In the spring twilight the train stopped at the Rhinebeck station, and they walked along the platform to the waiting carriage.
“Ah, how awfully kind of the van der Luydens— they’ve sent their man over from Skuytercliff to meet us,” Archer exclaimed, as a sedate person out of livery approached them and relieved the maid of her bags.
“I’m extremely sorry, sir,” said this emissary, “that a little accident has occurred at the Miss du Lacs’: a leak in the water-tank. It happened yesterday, and Mr. van der Luyden, who heard of it this morning, sent a housemaid up by the early train to get the Patroon’s house ready. It will be quite comfortable, I think you’ll find, sir; and the Miss du Lacs have sent their cook over, so that it will be exactly the same as if you’d been at Rhinebeck.”
Archer stared at the speaker so blankly that he repeated in still more apologetic accents: “It’ll be exactly the same, sir, I do assure you—” and May’s eager voice broke out, covering the embarrassed silence: “The same as Rhinebeck? The Patroon’s house? But it will be a hundred thousand times better—won’t it, Newland? It’s too dear and kind of Mr. van der Luyden to have thought of it.”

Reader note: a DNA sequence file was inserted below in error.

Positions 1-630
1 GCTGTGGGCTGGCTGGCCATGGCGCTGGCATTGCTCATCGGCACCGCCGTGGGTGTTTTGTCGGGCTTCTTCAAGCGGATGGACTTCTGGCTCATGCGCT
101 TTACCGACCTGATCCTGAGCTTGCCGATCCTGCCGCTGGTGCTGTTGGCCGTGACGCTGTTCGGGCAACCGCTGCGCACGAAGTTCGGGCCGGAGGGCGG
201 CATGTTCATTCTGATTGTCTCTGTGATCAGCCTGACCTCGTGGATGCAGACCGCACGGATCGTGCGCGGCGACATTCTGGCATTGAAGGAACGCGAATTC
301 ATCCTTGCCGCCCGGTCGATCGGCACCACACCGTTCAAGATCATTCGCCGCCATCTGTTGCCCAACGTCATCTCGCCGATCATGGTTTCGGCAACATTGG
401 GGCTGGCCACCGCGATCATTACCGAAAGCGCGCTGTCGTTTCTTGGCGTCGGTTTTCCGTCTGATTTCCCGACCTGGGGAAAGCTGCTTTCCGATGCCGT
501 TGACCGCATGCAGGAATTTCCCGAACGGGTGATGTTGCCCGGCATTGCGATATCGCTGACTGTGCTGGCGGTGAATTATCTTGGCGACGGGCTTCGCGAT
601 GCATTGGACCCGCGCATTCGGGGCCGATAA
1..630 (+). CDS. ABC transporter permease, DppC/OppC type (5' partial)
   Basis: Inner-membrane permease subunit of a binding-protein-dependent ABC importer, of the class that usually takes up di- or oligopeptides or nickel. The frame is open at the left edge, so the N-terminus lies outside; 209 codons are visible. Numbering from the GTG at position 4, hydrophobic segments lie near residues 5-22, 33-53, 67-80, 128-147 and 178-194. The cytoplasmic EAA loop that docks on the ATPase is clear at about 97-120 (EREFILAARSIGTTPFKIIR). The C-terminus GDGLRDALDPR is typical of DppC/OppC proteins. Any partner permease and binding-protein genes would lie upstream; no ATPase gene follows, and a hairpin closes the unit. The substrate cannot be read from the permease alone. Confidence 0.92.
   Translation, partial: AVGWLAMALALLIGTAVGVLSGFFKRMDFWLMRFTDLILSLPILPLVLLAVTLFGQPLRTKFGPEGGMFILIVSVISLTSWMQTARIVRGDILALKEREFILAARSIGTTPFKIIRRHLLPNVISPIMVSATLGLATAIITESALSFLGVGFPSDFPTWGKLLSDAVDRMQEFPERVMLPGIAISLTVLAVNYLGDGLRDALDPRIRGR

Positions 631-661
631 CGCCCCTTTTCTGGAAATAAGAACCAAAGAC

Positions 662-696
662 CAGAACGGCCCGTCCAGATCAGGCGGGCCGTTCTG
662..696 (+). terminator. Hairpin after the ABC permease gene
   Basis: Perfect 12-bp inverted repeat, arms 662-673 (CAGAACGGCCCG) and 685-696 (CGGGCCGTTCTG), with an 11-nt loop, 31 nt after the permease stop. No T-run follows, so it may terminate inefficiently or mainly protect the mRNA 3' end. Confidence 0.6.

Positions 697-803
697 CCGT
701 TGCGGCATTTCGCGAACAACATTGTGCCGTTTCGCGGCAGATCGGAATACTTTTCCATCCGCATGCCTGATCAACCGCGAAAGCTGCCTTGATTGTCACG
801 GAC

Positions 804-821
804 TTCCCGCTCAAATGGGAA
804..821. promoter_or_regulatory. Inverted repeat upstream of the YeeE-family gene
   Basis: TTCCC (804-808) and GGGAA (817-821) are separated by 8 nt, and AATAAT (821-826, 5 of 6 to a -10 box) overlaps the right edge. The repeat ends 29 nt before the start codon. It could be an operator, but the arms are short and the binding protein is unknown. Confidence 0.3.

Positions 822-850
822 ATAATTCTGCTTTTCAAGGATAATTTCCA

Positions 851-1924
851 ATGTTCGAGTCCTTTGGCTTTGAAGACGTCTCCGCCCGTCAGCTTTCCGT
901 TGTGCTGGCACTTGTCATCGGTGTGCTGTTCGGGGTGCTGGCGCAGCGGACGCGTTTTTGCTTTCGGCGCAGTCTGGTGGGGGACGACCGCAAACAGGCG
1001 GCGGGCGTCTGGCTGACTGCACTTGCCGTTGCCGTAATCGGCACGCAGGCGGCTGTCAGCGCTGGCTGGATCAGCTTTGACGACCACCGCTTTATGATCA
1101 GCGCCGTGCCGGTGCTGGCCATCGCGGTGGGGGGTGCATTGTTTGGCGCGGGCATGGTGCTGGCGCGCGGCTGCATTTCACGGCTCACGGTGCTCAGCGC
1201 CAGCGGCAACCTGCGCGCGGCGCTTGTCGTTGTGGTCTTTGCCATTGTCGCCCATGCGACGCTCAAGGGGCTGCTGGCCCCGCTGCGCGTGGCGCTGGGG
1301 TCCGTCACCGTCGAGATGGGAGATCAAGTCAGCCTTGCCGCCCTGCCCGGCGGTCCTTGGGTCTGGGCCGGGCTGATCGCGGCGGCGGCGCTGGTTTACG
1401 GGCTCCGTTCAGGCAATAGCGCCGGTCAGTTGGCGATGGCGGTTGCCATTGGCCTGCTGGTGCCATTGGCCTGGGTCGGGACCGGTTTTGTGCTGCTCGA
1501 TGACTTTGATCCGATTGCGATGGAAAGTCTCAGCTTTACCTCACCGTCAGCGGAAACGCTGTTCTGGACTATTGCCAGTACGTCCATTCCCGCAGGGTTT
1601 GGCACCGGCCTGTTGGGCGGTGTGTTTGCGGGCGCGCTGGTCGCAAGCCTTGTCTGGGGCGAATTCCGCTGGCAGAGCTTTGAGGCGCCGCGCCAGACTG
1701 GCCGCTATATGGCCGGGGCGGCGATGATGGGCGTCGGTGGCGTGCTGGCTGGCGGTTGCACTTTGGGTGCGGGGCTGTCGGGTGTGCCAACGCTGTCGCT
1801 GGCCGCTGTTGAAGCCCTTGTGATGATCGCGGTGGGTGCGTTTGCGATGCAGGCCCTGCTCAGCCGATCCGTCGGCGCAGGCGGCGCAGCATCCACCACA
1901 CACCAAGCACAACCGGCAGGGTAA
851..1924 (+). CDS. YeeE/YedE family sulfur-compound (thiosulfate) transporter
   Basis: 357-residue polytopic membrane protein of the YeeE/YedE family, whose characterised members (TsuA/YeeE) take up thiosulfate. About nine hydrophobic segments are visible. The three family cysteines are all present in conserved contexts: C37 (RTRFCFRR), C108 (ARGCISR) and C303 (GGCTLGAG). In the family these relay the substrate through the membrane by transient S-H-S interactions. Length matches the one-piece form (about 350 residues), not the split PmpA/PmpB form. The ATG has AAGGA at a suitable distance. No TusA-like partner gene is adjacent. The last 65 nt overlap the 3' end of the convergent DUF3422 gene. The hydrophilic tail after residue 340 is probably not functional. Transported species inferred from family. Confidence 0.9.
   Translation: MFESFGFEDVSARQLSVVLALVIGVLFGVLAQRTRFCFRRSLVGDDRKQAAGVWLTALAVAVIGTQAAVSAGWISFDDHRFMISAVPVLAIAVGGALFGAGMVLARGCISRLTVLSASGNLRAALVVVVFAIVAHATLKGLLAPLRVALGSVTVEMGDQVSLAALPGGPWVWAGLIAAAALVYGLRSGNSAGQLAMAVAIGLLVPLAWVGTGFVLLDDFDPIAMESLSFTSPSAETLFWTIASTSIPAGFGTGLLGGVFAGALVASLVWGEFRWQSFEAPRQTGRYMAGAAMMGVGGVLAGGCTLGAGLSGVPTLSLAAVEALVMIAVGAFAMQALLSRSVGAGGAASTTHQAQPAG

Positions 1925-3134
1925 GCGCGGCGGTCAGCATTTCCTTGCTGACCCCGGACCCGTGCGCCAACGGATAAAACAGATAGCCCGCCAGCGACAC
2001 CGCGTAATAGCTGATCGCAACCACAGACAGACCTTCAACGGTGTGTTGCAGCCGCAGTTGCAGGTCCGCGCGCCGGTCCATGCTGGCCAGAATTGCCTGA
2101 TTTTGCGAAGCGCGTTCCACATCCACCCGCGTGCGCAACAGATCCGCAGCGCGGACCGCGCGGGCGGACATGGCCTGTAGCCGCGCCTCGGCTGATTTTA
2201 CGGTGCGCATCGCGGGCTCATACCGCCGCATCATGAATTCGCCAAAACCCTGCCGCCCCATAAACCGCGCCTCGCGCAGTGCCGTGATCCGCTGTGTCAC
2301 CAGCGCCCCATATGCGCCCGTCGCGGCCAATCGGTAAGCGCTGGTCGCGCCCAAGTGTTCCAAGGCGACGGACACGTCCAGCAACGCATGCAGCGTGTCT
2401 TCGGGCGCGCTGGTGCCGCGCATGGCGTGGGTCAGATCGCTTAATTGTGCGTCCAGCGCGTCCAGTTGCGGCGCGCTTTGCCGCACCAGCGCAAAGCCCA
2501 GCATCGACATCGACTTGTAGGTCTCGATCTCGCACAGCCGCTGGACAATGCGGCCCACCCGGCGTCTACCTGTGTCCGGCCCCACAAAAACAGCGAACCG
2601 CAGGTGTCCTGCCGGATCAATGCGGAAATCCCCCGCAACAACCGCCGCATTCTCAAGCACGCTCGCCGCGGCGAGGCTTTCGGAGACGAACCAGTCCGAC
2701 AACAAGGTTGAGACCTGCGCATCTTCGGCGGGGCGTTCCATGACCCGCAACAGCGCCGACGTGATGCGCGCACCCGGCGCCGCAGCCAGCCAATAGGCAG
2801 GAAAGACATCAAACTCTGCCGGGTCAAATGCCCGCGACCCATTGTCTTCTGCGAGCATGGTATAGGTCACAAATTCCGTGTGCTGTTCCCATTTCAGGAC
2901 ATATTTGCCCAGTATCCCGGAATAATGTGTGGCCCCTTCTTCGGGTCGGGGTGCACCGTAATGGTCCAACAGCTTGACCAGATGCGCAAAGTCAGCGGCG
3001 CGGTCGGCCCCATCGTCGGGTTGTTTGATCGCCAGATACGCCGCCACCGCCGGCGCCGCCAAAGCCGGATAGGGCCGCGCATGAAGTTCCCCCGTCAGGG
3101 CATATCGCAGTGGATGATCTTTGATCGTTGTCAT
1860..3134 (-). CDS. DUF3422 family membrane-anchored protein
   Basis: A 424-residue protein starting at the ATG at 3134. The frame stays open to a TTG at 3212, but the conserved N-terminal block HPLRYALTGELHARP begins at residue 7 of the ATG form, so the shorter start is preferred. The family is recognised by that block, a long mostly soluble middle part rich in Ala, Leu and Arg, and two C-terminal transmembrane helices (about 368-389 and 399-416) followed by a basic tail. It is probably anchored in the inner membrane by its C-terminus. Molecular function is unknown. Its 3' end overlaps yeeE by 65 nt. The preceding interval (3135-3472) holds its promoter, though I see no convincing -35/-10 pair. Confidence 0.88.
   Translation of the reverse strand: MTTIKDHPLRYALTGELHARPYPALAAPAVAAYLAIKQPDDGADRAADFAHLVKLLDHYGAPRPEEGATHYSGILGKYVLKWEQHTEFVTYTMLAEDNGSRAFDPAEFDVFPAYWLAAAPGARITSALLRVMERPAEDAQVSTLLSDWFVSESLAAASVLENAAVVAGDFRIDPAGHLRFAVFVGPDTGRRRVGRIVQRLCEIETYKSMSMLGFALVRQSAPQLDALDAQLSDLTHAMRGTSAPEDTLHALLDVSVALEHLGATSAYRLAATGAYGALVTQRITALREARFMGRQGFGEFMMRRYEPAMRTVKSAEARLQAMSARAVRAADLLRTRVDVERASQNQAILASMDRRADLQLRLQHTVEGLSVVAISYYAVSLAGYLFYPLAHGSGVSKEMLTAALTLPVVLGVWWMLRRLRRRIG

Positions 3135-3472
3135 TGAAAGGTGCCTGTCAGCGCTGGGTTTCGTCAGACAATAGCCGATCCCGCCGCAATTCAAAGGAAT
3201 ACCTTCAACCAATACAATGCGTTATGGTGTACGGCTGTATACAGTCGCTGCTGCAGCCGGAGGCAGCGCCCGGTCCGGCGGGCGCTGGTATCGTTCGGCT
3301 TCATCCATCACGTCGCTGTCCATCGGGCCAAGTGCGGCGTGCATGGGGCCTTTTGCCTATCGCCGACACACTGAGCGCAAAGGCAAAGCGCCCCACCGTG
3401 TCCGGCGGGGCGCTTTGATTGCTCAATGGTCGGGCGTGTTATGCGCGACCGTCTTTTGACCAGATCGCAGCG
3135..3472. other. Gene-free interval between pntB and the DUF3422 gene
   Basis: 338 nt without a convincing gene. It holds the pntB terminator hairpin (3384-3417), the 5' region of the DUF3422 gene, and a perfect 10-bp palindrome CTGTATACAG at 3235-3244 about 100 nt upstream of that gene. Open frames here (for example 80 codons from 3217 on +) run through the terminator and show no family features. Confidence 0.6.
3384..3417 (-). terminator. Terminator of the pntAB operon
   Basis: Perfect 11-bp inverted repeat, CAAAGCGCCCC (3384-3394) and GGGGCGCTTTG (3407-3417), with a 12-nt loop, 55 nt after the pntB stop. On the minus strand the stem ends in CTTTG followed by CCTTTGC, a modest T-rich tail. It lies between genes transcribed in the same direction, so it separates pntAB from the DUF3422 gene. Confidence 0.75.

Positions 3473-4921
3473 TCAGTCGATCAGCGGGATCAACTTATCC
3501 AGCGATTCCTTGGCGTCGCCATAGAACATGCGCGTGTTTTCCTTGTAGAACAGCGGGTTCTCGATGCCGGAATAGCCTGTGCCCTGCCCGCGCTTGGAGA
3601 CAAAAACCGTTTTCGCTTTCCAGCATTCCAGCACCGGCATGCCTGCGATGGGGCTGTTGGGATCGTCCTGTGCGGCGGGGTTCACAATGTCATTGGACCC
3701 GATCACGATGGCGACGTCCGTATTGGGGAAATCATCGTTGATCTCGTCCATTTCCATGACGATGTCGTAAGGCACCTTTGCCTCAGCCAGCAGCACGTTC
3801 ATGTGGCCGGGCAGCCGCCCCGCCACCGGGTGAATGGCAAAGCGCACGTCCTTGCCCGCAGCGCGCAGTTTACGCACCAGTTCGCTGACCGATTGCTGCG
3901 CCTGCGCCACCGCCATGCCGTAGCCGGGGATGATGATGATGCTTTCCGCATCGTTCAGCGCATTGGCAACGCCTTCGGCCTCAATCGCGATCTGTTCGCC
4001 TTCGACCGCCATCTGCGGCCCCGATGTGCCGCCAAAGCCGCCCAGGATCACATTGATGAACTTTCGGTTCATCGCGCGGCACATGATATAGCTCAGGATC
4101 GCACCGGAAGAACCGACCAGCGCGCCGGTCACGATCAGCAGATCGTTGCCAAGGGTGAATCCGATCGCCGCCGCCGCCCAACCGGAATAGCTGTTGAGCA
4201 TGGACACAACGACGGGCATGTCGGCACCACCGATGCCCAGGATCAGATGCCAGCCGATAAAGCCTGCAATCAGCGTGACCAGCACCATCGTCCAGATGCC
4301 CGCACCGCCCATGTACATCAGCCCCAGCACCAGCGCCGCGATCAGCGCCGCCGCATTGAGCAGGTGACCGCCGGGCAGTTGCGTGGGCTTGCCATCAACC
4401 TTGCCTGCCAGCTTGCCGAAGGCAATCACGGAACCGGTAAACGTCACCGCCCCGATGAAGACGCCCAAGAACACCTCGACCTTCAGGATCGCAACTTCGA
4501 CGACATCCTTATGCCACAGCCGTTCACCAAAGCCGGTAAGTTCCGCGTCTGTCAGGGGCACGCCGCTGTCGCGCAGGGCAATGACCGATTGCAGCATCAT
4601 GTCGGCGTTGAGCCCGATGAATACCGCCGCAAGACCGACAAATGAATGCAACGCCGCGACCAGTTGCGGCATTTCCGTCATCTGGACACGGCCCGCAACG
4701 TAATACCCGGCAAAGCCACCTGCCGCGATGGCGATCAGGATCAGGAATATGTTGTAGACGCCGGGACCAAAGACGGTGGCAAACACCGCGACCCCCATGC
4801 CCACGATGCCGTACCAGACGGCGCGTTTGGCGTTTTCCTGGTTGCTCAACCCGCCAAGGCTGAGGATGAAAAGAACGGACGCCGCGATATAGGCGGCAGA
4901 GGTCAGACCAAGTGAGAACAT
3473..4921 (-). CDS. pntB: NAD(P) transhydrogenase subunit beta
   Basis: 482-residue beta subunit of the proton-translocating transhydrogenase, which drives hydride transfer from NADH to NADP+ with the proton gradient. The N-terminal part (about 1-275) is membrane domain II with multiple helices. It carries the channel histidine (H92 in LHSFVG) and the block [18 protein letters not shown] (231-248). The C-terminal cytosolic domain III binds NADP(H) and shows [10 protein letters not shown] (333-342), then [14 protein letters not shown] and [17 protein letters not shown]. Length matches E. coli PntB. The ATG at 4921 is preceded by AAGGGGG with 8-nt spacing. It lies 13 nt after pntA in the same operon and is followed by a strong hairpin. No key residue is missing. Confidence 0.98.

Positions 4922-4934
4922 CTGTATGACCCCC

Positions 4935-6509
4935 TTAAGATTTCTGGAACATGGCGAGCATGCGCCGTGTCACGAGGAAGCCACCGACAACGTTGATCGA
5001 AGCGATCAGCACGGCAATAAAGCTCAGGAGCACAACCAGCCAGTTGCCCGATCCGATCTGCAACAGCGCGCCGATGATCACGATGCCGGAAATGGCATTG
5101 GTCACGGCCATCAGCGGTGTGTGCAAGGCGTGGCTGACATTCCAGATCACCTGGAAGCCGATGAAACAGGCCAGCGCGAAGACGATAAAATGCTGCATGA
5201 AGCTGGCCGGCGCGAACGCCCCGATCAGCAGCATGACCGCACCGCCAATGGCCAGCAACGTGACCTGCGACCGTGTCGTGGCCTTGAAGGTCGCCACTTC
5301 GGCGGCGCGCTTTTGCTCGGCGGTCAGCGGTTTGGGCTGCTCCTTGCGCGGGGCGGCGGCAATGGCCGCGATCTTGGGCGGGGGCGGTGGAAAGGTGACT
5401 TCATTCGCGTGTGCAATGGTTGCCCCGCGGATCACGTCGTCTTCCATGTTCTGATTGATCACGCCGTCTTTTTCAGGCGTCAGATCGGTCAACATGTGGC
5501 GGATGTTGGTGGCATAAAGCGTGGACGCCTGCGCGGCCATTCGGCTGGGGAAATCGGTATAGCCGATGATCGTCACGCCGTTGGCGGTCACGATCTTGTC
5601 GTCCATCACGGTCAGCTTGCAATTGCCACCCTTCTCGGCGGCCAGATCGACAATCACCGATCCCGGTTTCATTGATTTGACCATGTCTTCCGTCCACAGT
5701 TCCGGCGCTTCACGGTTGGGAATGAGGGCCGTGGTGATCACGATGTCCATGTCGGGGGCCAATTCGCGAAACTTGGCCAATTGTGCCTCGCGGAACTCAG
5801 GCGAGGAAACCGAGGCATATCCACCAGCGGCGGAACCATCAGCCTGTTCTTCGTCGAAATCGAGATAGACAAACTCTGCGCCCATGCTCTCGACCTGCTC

And as they drove off, with the maid beside the coachman, and their shining bridal bags on the seat before them, she went on excitedly: “Only fancy, I’ve never been inside it—have you? The van der Luydens show it to so few people. But they opened it for Ellen, it seems, and she told me what a darling little place it was: she says it’s the only house she’s seen in America that she could imagine being perfectly happy in.”
“Well—that’s what we’re going to be, isn’t it?” cried her husband gaily; and she answered with her boyish smile: “Ah, it’s just our luck beginning—the wonderful luck we’re always going to have together!”
“Of course we must dine with Mrs. Carfry, dearest,” Archer said; and his wife looked at him with an anxious frown across the monumental Britannia ware of their lodging house breakfast-table.
In all the rainy desert of autumnal London there were only two people whom the Newland Archers knew; and these two they had sedulously avoided, in conformity with the old New York tradition that it was not “dignified” to force one’s self on the notice of one’s acquaintances in foreign countries.
Mrs. Archer and Janey, in the course of their visits to Europe, had so unflinchingly lived up to this principle, and met the friendly advances of their fellow-travellers with an air of such impenetrable reserve, that they had almost achieved the record of never having exchanged a word with a “foreigner” other than those employed in hotels and railway-stations. Their own compatriots— save those previously known or properly accredited— they treated with an even more pronounced disdain; so that, unless they ran across a Chivers, a Dagonet or a Mingott,